how crude oil is refined into petroleum products
Oil refineries transform crude oil into petroleum products for use as fuels for transportation, heating, road paving, and electricity generation, and as feedstock to make chemicals.
refining breaks down crude oil into its various components, which are then selectively reconfigured into new products. oil refineries are complex and expensive industrial facilities. all refineries have three basic steps:
Modern separation involves channeling crude oil through hot furnaces. the resulting liquids and vapors are discharged into distillation units. all refineries have atmospheric distillation units, while more complex refineries may have vacuum distillation units.
Inside distillation units, liquids and vapors are separated into petroleum components called fractions based on their boiling points. heavy fractions are at the bottom and light fractions are at the top.
The lighter fractions, including gasoline and liquefied refinery gases, evaporate and rise to the top of the distillation tower, where they condense back into liquids.
Medium weight liquids, including kerosene and distillates, remain in the middle of the distillation tower.
Heavier liquids, called gas oils, separate further down the distillation tower, while heavier fractions with higher boiling points settle to the bottom of the tower.
After distillation, the heavy, lower value distillation fractions can be processed into lighter, higher value products such as gasoline. this is where the fractions from the distillation units are transformed into streams (intermediate components) that eventually become finished products.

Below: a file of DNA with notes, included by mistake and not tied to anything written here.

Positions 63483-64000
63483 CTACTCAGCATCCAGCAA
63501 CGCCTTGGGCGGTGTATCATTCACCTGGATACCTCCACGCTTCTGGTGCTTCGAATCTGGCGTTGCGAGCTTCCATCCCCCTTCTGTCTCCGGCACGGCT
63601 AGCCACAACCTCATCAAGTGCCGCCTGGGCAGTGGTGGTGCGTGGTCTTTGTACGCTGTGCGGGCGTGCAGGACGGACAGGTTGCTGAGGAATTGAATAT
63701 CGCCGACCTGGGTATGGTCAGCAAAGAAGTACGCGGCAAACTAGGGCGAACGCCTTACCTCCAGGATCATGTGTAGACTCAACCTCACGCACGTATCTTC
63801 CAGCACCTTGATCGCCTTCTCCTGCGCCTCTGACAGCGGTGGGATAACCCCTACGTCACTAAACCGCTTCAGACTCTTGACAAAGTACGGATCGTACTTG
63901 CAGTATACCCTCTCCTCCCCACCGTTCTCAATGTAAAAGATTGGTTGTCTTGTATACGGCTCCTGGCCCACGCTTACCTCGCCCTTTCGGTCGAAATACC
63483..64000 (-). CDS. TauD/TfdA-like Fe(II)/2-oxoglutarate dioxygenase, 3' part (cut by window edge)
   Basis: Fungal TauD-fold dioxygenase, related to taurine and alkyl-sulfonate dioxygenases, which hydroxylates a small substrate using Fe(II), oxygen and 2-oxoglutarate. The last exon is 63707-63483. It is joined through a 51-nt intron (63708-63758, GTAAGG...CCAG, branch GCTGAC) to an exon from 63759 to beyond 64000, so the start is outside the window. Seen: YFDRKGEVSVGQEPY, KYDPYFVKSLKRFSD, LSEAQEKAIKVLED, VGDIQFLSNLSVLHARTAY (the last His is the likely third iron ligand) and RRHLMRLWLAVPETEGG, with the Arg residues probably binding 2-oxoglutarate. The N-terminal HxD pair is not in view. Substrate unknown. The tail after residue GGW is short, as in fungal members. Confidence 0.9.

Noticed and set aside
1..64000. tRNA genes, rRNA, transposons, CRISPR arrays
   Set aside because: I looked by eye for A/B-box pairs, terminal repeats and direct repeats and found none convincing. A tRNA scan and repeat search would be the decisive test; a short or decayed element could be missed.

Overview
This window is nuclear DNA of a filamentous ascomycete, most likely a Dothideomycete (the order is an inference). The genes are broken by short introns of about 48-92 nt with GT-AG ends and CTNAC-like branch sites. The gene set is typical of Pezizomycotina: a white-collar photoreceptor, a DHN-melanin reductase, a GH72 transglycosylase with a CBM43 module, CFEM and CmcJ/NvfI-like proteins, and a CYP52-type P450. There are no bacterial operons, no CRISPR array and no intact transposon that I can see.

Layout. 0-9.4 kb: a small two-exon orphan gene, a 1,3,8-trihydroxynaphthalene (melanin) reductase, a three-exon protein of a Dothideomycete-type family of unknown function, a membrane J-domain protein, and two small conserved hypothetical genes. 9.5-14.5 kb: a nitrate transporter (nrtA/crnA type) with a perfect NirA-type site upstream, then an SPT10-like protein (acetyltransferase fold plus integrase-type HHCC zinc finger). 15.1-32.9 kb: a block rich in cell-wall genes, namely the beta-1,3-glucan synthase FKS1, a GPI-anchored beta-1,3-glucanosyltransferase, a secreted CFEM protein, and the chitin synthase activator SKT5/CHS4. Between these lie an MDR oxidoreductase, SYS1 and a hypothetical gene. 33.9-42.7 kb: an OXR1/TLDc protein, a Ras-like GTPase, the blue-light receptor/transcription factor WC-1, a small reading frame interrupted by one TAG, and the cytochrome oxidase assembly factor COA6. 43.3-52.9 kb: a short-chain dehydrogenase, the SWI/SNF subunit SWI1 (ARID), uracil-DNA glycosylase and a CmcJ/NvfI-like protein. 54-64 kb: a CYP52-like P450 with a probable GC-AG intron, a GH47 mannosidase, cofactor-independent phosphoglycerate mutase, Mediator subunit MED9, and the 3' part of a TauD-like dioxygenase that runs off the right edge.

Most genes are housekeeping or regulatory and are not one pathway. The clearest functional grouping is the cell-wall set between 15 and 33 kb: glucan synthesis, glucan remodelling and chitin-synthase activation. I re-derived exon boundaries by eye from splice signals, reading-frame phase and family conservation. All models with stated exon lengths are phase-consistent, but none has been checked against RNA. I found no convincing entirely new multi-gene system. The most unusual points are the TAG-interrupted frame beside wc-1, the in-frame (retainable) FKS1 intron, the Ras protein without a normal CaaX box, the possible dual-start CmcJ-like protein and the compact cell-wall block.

The most widely used conversion method is called cracking because it uses heat, pressure, catalysts, and sometimes hydrogen to crack heavy hydrocarbon molecules into lighter ones. A cracking unit consists of one or more tall, thick-walled, rocket-shaped reactors and a network of furnaces, heat exchangers, and other vessels. complex refineries may have one or more types of crackers, including fluid catalytic cracking units and hydrocracking/hydrocracking units.
Cracking is not the only way to convert crude oil. other refinery processes rearrange molecules to add value rather than break them down.
Alkylation, for example, produces gasoline components by combining some of the gaseous byproducts of cracking. the process, which is essentially reverse cracking, takes place in a series of large horizontal vessels and tall, skinny towers.
reforming uses heat, moderate pressure, and catalysts to convert naphtha, a light fraction of relatively low value, into high-octane gasoline components.
The final touches are given during the final treatment. To make gasoline, refinery technicians carefully combine a variety of streams from the processing units. octane level, vapor pressure ratings, and other special considerations determine gasoline blending.
Both incoming crude oil and outgoing final products are temporarily stored in large tanks in a tank farm near the refinery. pipelines, trains and trucks transport the final products from the storage tanks to other places in the country.
last revised: February 23, 2022